it to the cross.”
What could accuse the Jews of their sinfulness?
It was the Law, wasn't it?
But notice what Christ has also done.
“Ancient ink was very black, and it lasted for a
very long time; but in it there was no acid; it
therefore did not at all bite into the paper.
It did not need to be erased, to be rubbed or
scraped off; it could be sponged off; and so part of the
scribe's equipment was a sponge with which he simply
wiped off the paper that which he wished to delete or
This is the word that Paul uses.
The [requirements of the Law] that stood against
us [were] sponged away and obliterated” (Barclay 79).
In the ancient world, “... when a decree became
obsolete and ... was no longer operative [or] cancelled,
it was fixed to a public notice board and a nail was
driven through it to show that it no longer had any
force. ... the accusing record [was] crucified [too with
Christ and] ... its reign and its demands are ended”
That which could accuse the Jews has now been
wonderful Savior is Jesus My Lord; He takes my burden
holds me up and shall not be moved; He gives me strength
as my day” (Crosby)!
Now let's read verse 15: “Having disarmed
principalities and powers, He made a public spectacle of
them, triumphing over them in it.”
What could accuse the Gentiles for their
It was all the evil forces that influenced them, wasn't
notice again what Christ has done.
“When the 'powers' had done their worst,
crucifying the Lord of glory [behind the scene] on the
charge of blasphemy and rebellion, they had overreached
He, neither blasphemer nor rebel, was in fact their
rightful Sovereign. They thereby exposed themselves for
what they were—usurpers of the authority which was
The cross therefore becomes the source of hope
for all who had been held captive under their rule,
enslaved in fear and mutual suspicion.
Christ breaks the last hold that the 'powers' had
over His people by dying on their behalf” (Wright 116),
and He leads these defeated enemies before the world now
as a victorious general (Weed 75)!
That which could have accused the Gentiles has
“Bearing shame and scoffing rude, in my place
condemned He stood, sealed my pardon with His blood!
What a Savior!”
Now let's read 3:1-4: “If then you were raised with
Christ, seek those things which are above, where Christ
is sitting at the right hand of God.
Set your mind on the things above, not on things
on the earth.
For you died, and your life is hidden with Christ
in God. When Christ who is our life appears, then you
will appear with Him in glory.”
“Paul has just drawn out the implications of
[having died] with Christ (2:20-23); ... Now he draws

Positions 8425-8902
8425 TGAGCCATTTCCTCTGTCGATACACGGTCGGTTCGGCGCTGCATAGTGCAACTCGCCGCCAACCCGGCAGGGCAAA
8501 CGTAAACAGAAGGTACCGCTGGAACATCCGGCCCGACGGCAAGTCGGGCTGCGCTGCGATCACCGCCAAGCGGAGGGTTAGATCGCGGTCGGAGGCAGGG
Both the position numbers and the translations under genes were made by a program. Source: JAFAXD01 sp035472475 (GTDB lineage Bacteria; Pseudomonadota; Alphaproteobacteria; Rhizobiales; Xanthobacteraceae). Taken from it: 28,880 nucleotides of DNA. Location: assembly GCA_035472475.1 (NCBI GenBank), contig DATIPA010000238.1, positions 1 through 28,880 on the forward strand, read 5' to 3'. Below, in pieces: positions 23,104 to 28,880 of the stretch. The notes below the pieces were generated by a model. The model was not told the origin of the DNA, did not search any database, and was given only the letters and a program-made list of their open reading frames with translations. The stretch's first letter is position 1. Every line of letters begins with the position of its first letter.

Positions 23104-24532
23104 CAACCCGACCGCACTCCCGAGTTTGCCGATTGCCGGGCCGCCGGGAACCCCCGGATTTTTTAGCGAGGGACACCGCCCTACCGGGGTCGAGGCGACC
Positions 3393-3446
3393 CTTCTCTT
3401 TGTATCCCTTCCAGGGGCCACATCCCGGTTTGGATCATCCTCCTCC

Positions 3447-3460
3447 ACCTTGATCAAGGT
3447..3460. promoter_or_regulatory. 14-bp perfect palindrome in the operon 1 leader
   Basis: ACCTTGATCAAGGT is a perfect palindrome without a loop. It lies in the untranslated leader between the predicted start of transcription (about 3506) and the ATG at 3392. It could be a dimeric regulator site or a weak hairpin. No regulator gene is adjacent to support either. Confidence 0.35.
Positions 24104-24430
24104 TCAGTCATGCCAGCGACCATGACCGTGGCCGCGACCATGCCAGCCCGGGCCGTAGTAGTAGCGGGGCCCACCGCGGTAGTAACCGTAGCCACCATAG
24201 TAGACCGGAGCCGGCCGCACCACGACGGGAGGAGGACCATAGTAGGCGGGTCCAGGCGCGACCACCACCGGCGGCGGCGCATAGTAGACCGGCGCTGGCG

out the implications of also [having] risen with Christ”
This passage shows us that the Christians' lives
are eternal looking, peaceful looking, upward looking,
and forward looking.
Christians view life from an eternal perspective
and know that those things which are truly lasting are
those things associated with heaven; this outlook helps
us to keep our priorities on earth straight.
With the sovereign Jesus now reigning over all
the universe, the Christians look with confidence to the
future because they know that He is in control.
Christians keep their eyes upward and do not focus so
much on this world that their thoughts, ambitions, and
plans become absorbed by it; they seek the heavenly over
the earthly. Jesus' return keeps Christians looking
forward because when He returns their existence will be
changed and become glorified like Christ's existence!
“After pain and anguish, after toil and care,
thru the endless ages joy and blessing share.
We shall see the King some day; we will shout and
sing some day.
Gathered around His throne when He shall call His
own, we shall see the King someday” (Jones)!
Someone tells how a visitor to a great art gallery saw
one of the cleaners at work polishing the floor.
“Good morning,” he said, “there are some very
wonderful pictures in this gallery.”
“I suppose there are,” the cleaner answered, “if
a body had the time to look up.”
Surrounded by beauty, she was so busy with the
floor that she never looked up.
That's a parable for us as well. Surrounded by
business, have we really stopped to contemplate the
beauty of Christ?
Paul did, and he wanted the believers at Colosse
to do the same.
He describes for them the all-sufficient Christ
who is above all rivals—the Creator, the Sustainer, the
Ruler, the Reconciler, the Savior, the Remover, the
Conqueror, the Transformer!
God has given Him the supremacy, but have you?
Is Jesus your Lord?
Have your sins been cut off and forgiven through
your burial and resurrection with Him in baptism?
Has He brought transformation to your life so
that you have that eternal, peaceful, upward, and
forward looking perspective for life?